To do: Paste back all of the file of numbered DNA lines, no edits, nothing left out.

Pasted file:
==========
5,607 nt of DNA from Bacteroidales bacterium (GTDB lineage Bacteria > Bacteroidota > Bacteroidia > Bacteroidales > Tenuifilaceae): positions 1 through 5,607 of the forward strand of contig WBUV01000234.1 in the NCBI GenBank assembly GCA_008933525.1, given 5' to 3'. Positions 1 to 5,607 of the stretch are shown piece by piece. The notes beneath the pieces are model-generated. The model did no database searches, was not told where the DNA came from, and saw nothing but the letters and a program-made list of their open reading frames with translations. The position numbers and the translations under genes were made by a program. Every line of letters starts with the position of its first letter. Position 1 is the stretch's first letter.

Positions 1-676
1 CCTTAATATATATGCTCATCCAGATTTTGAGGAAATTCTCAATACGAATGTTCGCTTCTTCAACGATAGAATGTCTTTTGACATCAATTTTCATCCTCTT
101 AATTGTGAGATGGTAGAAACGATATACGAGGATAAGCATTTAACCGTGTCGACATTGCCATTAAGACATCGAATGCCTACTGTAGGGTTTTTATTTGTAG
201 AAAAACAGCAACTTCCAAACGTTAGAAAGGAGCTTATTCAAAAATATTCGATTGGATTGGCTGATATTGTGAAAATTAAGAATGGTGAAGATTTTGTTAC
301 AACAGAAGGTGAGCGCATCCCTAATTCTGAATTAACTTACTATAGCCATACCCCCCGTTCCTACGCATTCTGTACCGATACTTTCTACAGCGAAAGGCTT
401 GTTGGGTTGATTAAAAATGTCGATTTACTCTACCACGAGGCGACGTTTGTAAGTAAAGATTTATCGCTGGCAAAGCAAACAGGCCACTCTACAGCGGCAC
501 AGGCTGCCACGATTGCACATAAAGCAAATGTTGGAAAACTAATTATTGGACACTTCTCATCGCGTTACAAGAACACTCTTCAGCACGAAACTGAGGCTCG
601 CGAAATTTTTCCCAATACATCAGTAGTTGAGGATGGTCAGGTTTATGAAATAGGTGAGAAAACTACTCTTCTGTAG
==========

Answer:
5,607 nt of DNA from Bacteroidales bacterium (GTDB lineage Bacteria > Bacteroidota > Bacteroidia > Bacteroidales > Tenuifilaceae): positions 1 through 5,607 of the forward strand of contig WBUV01000234.1 in the NCBI GenBank assembly GCA_008933525.1, given 5' to 3'. Positions 1 to 5,607 of the stretch are shown piece by piece. The notes beneath the pieces are model-generated. The model did no database searches, was not told where the DNA came from, and saw nothing but the letters and a program-made list of their open reading frames with translations. The position numbers and the translations under genes were made by a program. Every line of letters starts with the position of its first letter. Position 1 is the stretch's first letter.

Positions 1-676
1 CCTTAATATATATGCTCATCCAGATTTTGAGGAAATTCTCAATACGAATGTTCGCTTCTTCAACGATAGAATGTCTTTTGACATCAATTTTCATCCTCTT
101 AATTGTGAGATGGTAGAAACGATATACGAGGATAAGCATTTAACCGTGTCGACATTGCCATTAAGACATCGAATGCCTACTGTAGGGTTTTTATTTGTAG
201 AAAAACAGCAACTTCCAAACGTTAGAAAGGAGCTTATTCAAAAATATTCGATTGGATTGGCTGATATTGTGAAAATTAAGAATGGTGAAGATTTTGTTAC
301 AACAGAAGGTGAGCGCATCCCTAATTCTGAATTAACTTACTATAGCCATACCCCCCGTTCCTACGCATTCTGTACCGATACTTTCTACAGCGAAAGGCTT
401 GTTGGGTTGATTAAAAATGTCGATTTACTCTACCACGAGGCGACGTTTGTAAGTAAAGATTTATCGCTGGCAAAGCAAACAGGCCACTCTACAGCGGCAC
501 AGGCTGCCACGATTGCACATAAAGCAAATGTTGGAAAACTAATTATTGGACACTTCTCATCGCGTTACAAGAACACTCTTCAGCACGAAACTGAGGCTCG
601 CGAAATTTTTCCCAATACATCAGTAGTTGAGGATGGTCAGGTTTATGAAATAGGTGAGAAAACTACTCTTCTGTAG